By Nina Adam and Andrea Thomas
BERLIN--Germany's economy grew strongly in 2016, propelled by a buoyant labor market and a pickup in government spending, likely making it one of the fastest-growing of the Group of Seven industrialized nations.
Germany's gross domestic product expanded by 1.9% in 2016 from 2015 in inflation-adjusted terms, the Destatis statistics body said Thursday. This is the highest rate since 2011, beating the government's own prediction of 1.8% growth.
Economic activity is forecast to remain robust in 2017, which could bolster Chancellor Angela Merkel's popularity ahead of the national election in the fall.
The economic upswing was led by robust domestic consumption and by government expenditure aimed at housing and training the over 1 million migrants who have entered the economy since 2015.
Government spending rose 4.2% in 2016 from 2015, according to Destatis. Household consumption and construction investment were also robust.
But economists warned that rising inflation, if left unchecked, would soon start eroding households' incomes and savings, as the European Central Bank isn't expected to raise interest rates in the near-term. The ECB sets rates across the eurozone, of which Germany is a member.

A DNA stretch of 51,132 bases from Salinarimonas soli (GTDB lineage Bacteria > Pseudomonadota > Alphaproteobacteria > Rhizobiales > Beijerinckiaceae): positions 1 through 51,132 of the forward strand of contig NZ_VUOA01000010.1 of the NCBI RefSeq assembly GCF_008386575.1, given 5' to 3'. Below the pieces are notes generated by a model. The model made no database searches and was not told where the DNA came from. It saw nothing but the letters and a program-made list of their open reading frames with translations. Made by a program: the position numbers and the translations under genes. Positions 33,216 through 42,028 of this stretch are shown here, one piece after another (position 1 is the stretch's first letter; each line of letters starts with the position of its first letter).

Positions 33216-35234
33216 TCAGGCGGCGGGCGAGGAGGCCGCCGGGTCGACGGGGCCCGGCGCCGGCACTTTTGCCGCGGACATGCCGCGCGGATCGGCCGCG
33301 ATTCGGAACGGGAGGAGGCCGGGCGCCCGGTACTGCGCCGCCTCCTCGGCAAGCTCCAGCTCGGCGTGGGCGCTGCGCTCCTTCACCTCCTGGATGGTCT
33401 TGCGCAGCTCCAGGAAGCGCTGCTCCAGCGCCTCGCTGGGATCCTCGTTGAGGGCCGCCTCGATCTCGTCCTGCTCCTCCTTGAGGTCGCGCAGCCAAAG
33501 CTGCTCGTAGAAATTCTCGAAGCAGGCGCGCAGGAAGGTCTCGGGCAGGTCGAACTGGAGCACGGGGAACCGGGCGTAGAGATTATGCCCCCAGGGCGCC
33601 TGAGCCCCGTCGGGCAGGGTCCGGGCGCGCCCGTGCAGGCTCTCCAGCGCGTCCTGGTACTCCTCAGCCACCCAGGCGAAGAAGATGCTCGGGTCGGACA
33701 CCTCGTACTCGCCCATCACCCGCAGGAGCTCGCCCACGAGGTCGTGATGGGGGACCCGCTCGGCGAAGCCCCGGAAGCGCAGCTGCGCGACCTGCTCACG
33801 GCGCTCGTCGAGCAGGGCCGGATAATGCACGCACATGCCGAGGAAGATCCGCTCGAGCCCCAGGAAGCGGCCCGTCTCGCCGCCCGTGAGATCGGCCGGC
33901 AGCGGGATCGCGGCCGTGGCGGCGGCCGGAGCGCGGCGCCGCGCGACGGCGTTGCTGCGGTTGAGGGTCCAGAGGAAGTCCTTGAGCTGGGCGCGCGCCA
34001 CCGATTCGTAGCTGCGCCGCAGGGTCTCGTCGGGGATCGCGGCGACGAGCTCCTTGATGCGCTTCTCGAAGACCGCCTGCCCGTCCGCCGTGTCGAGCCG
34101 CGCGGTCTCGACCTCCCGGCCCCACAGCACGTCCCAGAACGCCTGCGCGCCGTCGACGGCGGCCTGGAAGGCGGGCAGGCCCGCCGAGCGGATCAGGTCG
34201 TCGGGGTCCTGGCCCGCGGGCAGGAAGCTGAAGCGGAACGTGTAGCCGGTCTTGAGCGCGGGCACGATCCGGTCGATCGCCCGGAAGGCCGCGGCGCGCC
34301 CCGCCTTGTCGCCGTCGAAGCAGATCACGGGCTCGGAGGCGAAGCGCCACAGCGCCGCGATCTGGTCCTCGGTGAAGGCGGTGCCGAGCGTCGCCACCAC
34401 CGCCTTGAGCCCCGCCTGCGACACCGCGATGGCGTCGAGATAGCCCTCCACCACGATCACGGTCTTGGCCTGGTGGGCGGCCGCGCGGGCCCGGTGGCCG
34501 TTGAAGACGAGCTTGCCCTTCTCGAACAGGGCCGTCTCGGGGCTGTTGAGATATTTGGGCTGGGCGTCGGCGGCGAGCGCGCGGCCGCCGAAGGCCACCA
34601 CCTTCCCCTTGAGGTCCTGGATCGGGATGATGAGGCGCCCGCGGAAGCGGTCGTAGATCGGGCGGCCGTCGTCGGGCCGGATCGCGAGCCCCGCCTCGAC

Germany's annual inflation rate, measured by European Union harmonized standards, could rise to 1.4% this year from 0.3% in 2016, according to projections by the Bundesbank.
Robust economic growth has helped fill government coffers. Germany's national budget surplus came in at 0.6% of GDP in 2016 compared with 0.7% in 2015, according to Destatis. 2016 was thethird consecutive year the country ran a surplus, which came in at EUR6.2 billion ($6.6 billion), the finance ministry said Thursday.
Finance Minister Wolfgang Schäuble expects the budget to remain balanced through to 2020.
Write to Nina Adam at firstname.lastname@example.org and Andrea Thomas at email@example.com
(END) Dow Jones Newswires
January 12, 2017 05:29 ET (10:29 GMT)
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